Dark Shadows

‘Twas The New York Post, (ah, venerable news source), that published the review of Demon Camp, the story of a combat veteran who sought to rid himself of War’s demons—the “Destroyer,” shadow of Death—via a husband-wife exorcism team in eastern Georgia. The book’s author postulates that whatever good the soldier experienced must have resulted from a mental “virtual exposure therapy” that still allows him to fight his demons and “always win.”

Perhaps.

I write with no interest in exorcisms. In an age of statistics, pills, and cognitive techniques, though, I sometimes wonder how many of my colleagues believe that their words, printed or spoken, adequately contain the horror of even the metaphorically demonic, confident that by exclaiming “Prefrontal Cortex!” in lieu of “Be Healed!” they have given superior succor to a war-tortured soul.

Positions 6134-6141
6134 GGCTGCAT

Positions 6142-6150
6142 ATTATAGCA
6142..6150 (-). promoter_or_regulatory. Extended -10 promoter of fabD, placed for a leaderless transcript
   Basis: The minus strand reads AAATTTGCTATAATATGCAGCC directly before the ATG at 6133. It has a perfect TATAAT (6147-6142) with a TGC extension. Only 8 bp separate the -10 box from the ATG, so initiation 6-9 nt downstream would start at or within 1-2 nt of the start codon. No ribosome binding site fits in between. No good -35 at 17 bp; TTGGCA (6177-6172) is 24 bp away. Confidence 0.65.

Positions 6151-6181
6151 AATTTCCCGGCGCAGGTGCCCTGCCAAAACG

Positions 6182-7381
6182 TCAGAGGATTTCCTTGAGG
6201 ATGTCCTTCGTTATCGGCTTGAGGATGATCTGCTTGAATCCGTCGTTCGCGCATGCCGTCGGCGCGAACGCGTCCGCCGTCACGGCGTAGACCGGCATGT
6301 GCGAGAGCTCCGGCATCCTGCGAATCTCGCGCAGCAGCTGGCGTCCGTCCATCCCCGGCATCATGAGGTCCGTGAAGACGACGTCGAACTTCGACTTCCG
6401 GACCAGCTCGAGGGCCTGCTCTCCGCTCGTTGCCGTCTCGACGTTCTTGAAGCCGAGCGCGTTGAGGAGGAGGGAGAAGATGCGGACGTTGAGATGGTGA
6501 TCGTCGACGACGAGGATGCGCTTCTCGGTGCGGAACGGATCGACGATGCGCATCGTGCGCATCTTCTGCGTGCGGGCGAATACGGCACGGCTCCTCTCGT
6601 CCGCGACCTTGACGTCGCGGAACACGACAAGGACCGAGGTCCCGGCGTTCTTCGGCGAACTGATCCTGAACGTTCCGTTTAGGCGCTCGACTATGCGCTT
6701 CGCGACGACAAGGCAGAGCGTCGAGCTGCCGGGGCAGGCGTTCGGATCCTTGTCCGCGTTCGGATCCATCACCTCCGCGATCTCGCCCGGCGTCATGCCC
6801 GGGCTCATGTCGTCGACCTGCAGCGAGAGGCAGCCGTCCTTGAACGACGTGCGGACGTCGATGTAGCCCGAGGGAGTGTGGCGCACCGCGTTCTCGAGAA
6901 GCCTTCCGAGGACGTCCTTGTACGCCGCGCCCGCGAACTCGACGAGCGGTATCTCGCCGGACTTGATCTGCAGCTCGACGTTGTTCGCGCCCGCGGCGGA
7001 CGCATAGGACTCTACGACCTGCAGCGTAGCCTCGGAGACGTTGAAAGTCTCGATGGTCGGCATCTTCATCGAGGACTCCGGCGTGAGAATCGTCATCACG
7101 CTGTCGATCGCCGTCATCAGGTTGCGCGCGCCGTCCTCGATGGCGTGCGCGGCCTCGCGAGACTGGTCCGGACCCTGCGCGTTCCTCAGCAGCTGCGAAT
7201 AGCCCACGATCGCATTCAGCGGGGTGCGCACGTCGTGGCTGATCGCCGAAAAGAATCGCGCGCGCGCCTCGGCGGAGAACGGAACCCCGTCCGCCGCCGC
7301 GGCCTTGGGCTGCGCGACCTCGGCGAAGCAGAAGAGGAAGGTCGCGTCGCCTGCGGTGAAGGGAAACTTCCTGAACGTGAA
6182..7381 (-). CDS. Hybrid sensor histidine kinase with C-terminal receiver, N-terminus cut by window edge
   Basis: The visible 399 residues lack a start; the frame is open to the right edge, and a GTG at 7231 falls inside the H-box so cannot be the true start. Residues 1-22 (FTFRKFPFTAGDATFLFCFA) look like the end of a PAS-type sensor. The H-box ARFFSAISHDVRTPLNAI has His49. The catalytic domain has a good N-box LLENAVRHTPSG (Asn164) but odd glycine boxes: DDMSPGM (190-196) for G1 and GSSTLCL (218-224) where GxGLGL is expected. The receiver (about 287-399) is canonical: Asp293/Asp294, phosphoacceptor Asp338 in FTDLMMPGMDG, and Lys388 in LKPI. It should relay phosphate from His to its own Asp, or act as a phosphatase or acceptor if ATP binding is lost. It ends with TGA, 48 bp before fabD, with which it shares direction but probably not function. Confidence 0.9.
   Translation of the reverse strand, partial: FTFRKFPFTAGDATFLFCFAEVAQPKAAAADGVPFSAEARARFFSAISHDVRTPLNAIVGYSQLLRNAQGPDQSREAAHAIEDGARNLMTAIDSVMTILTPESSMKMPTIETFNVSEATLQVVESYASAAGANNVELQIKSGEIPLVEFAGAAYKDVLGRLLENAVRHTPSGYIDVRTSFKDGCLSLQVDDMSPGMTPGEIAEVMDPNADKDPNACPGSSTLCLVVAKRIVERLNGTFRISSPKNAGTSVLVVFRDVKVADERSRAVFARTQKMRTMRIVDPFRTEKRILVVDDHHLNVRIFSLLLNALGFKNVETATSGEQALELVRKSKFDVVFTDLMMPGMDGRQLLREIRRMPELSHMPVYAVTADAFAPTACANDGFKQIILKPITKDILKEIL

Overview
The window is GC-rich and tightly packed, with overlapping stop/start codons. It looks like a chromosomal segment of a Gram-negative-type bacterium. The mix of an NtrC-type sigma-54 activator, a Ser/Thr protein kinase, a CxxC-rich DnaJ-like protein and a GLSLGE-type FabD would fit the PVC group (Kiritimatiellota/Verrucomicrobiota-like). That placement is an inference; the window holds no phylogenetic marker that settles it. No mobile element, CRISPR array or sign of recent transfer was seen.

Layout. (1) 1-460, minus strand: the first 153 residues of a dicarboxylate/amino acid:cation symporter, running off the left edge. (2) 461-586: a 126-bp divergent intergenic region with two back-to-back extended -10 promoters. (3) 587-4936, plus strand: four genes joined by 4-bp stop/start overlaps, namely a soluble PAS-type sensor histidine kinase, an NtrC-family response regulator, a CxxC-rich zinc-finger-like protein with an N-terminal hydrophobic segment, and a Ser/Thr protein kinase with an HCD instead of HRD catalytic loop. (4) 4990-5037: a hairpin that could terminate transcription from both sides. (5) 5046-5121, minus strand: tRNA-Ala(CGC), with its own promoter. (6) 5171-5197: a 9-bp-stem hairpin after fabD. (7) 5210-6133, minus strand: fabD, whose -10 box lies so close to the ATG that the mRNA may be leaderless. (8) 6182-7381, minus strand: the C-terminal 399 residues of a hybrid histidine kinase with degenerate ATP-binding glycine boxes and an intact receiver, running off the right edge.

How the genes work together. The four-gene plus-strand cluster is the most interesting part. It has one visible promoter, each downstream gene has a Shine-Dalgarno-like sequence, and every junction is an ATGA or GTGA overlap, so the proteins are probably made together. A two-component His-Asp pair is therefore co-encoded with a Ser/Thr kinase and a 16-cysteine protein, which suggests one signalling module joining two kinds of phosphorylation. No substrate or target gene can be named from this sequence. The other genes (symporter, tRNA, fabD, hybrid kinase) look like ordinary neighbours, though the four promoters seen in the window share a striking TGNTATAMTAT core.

How many, I can only wonder, have abandoned words long enough to allow their own prefrontal cortices to absorb the limbic horrors of the veterans before them, enough so that the dark shadows of soldiers’ nights invade them just enough to feel in their depths, even momentarily, one whispered word: “Die!”

Talk about cognitive restructuring.

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